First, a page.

• For all projects, governments and operators should adopt good environmental, social and governance practice in line with the multi-stakeholder agreed Hydropower Sustainability Tools. These include evaluating the impacts of climate change on water supply and reservoir storage requirements.

• Due to longer planning cycles for greenfield hydropower development, policy makers and planners need to start thinking now about such projects. For existing hydropower stations, investments are needed to modernise ageing infrastructure.

• Covid-19 has had a significant impact on the hydropower sector. Widespread uncertainty and liquidity shortages have put financing and refinancing of many hydropower projects at risk. In some regions, greenfield development and vital modernisation projects have also been halted due to supply chain disruptions. Furthermore, proposed or existing government programmes and auctions aimed at supporting the sector have been postponed or unable to be implemented. This has all contributed to a substantial fall in the sector’s confidence regarding future investments and operations.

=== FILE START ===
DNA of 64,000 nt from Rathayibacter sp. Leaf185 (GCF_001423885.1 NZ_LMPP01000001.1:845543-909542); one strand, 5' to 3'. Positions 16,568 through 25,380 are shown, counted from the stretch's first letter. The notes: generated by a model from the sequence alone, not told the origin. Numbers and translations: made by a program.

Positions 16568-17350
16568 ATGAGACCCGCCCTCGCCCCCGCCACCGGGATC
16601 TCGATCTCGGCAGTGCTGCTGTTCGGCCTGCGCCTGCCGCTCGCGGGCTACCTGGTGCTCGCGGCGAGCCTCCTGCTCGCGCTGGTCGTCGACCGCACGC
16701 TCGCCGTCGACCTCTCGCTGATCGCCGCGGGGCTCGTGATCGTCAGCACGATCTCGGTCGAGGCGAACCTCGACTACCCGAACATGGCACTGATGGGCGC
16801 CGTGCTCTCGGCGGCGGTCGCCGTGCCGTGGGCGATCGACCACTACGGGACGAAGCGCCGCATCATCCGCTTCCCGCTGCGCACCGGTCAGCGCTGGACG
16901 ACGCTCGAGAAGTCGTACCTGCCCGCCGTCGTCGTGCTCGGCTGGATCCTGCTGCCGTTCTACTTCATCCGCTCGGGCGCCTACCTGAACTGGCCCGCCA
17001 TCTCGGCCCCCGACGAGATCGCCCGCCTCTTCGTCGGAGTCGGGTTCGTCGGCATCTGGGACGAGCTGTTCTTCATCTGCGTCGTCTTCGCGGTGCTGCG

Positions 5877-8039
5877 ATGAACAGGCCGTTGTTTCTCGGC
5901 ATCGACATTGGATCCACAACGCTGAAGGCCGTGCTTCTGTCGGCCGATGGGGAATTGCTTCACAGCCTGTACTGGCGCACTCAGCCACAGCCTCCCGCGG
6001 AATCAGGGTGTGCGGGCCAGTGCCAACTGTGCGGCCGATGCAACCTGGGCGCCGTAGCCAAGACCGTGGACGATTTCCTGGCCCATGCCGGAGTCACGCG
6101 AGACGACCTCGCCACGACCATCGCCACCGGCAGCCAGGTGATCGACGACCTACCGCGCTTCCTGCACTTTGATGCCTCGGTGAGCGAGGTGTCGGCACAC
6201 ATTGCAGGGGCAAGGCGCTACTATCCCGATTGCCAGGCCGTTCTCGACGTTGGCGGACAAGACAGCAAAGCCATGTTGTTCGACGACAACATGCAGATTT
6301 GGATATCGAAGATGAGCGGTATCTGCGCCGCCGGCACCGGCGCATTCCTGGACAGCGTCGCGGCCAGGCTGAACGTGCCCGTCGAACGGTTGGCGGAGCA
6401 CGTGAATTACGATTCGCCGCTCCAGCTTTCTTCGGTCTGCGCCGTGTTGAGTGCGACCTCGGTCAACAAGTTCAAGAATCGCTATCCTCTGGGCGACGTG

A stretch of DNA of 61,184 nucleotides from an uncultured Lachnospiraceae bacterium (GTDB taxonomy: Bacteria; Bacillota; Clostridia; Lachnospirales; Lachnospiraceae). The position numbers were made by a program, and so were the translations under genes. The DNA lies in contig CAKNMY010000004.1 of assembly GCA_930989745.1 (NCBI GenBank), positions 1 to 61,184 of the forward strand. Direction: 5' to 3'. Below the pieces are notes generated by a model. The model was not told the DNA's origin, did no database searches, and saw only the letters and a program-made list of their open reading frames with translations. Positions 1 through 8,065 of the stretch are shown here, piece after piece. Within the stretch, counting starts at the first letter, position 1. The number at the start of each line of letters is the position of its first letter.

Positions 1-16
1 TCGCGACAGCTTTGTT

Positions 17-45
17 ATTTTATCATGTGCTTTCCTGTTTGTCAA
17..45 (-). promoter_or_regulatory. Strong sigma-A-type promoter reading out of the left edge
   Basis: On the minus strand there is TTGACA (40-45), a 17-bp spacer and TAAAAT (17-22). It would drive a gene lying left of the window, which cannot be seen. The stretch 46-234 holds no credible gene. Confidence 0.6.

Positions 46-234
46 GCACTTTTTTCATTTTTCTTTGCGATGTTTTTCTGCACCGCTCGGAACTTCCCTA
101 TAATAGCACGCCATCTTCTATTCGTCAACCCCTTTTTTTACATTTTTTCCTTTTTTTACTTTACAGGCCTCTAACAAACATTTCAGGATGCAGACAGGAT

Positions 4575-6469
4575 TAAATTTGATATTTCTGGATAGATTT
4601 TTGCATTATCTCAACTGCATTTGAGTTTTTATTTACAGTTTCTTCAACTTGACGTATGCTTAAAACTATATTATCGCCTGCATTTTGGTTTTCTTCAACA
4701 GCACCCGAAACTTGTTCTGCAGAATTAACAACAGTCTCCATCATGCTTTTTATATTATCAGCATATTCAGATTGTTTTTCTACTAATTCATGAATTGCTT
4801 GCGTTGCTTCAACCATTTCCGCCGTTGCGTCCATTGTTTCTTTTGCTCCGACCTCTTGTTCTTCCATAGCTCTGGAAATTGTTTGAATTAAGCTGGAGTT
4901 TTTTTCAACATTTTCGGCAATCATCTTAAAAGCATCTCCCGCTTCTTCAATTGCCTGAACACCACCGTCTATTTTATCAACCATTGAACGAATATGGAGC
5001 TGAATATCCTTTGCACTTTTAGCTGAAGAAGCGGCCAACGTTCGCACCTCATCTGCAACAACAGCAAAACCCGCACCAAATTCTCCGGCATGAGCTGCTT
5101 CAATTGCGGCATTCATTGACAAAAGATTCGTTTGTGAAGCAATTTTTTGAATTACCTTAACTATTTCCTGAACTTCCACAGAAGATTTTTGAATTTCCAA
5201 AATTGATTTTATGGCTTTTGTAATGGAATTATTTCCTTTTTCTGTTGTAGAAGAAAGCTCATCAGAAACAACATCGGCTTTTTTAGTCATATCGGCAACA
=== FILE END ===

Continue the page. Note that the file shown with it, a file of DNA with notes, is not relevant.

• Nonetheless, the crisis has demonstrated hydropower’s essential role in ensuring reliable power supply to sustain society including for medical services. In perhaps the largest electricity experiment the world has even seen, India’s hydropower sector was heralded in April for restoring electricity to tens of millions of households following a 31 GW fall in demand for a nine minute lights-out Covid-19 vigil.

• For the energy sector as a whole, the crisis has caused unprecedented volatility and uncertainty. Electricity demand and prices have plunged by up to 20 per cent in some markets. As a result, the sector will likely undergo a significant transformation which can be shaped for a more sustainable future. Overall, the crisis has highlighted the stability, resilience and reliability of the hydropower sector.

Call to action:

To ensure the post-pandemic recovery is not only resilient, but also sustainable and green, the signatories support the following principles: